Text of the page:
The impact of natural disasters on child health and investments in rural India

Ashlesha Datar, Jenny Liu, Sebastian Linnemayr, Chad Stecher

Research output: Contribution to journalArticlepeer-review

52 Scopus citations

Abstract

There is growing concern that climate change will lead to more frequent natural disasters that may adversely affect short- and long-term health outcomes in developing countries. Prior research has primarily focused on the impact of single, large disaster events but very little is known about how small and moderate disasters, which are more typical, affect population health. In this paper, we present one of the first investigations of the impact of small and moderate disasters on childhood morbidity, physical growth, and immunizations by combining household data on over 80,000 children from three waves of the Indian National Family and Health Survey with an international database of natural disasters (EM-DAT). We find that exposure to a natural disaster in the past month increases the likelihood of acute illnesses such as diarrhea, fever, and acute respiratory illness in children under 5 year by 9-18%. Exposure to a disaster in the past year reduces height-for-age and weight-for-age z-scores by 0.12-0.15 units, increases the likelihood of stunting and underweight by 7%, and reduces the likelihood of having full age-appropriate immunization coverage by nearly 18%. We also find that disasters' effects vary significantly by gender, age, and socioeconomic characteristics. Most notably, the adverse effects on growth outcomes are much smaller among boys, infants, and families with more socioeconomic resources.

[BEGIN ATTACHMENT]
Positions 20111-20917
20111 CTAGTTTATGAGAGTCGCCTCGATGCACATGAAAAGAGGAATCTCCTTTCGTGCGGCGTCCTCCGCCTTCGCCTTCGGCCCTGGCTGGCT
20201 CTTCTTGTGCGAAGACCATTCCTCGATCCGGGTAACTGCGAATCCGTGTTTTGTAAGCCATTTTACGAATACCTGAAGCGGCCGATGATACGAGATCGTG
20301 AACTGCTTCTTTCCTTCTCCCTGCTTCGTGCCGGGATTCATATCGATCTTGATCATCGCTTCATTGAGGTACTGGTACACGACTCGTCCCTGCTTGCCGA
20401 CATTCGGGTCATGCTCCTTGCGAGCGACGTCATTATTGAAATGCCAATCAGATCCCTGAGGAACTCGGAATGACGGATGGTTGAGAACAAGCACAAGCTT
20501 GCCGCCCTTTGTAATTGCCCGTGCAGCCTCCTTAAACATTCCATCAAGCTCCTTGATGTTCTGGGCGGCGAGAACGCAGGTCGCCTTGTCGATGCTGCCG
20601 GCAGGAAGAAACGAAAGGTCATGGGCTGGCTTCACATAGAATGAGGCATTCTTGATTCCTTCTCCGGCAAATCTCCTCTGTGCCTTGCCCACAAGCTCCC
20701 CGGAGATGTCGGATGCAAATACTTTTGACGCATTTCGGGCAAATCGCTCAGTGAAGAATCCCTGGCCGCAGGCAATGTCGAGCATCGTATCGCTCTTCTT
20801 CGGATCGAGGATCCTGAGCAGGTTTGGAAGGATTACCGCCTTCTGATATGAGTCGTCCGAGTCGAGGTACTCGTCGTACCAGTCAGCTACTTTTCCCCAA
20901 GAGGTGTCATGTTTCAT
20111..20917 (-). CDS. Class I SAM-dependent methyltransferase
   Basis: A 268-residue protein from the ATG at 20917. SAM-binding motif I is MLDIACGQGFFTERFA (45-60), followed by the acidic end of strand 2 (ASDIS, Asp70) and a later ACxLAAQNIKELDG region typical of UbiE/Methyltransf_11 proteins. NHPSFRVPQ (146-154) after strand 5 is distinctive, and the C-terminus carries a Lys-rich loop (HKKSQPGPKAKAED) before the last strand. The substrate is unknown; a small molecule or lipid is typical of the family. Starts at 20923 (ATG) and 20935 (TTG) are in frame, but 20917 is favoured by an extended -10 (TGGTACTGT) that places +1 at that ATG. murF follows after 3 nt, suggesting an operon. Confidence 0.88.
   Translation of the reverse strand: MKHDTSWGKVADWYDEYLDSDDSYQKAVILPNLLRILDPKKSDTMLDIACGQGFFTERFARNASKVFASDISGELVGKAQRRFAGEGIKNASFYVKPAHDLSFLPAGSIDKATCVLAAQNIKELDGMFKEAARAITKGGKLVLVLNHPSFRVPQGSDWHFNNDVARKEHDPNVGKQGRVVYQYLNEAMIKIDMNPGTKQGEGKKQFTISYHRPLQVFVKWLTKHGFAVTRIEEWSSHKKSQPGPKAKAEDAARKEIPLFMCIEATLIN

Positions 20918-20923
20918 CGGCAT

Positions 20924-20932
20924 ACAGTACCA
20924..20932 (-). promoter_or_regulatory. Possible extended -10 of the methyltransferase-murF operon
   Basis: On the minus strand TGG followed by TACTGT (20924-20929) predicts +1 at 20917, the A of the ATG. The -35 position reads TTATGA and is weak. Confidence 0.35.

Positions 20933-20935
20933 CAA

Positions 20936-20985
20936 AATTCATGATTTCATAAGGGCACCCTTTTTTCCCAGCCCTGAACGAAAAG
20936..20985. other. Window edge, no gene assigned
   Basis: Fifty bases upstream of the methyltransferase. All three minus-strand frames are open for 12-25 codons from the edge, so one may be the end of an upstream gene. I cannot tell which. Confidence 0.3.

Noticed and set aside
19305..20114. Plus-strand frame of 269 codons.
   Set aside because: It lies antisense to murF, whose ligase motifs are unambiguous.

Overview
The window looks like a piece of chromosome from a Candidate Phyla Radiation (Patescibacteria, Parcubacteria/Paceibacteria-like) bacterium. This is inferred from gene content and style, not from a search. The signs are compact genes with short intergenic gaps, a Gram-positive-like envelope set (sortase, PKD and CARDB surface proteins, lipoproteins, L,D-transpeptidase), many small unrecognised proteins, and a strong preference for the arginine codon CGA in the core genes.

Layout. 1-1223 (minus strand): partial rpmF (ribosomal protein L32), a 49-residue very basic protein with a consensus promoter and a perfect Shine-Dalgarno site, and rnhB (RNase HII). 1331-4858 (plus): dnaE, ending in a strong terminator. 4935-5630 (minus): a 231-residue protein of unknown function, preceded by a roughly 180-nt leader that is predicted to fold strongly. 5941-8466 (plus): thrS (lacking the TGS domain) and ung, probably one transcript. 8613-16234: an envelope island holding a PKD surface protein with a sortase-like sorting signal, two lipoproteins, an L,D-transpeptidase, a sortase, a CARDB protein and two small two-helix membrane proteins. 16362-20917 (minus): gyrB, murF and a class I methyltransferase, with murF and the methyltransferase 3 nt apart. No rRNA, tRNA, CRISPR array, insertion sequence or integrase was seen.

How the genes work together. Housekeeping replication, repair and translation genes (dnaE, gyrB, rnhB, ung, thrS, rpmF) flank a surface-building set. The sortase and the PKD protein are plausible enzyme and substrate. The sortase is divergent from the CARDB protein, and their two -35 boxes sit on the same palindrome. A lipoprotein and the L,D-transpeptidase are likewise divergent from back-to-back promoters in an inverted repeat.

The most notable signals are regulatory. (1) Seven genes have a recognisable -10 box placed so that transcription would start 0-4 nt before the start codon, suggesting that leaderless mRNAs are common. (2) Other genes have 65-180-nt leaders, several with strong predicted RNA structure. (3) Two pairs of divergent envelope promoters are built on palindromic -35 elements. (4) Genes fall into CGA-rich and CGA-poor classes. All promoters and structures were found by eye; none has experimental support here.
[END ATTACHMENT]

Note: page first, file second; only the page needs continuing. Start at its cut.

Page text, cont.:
Original languageEnglish (US)
Pages (from-to)83-91
Number of pages9
JournalSocial Science and Medicine
Volume76
Issue number1
DOIs
StatePublished - Jan 2013
Externally publishedYes

Keywords

  • Child health
  • Immunization
  • India
  • Natural disasters
  • Stunting
  • Underweight

ASJC Scopus subject areas

  • Health(social science)
  • History and Philosophy of Science

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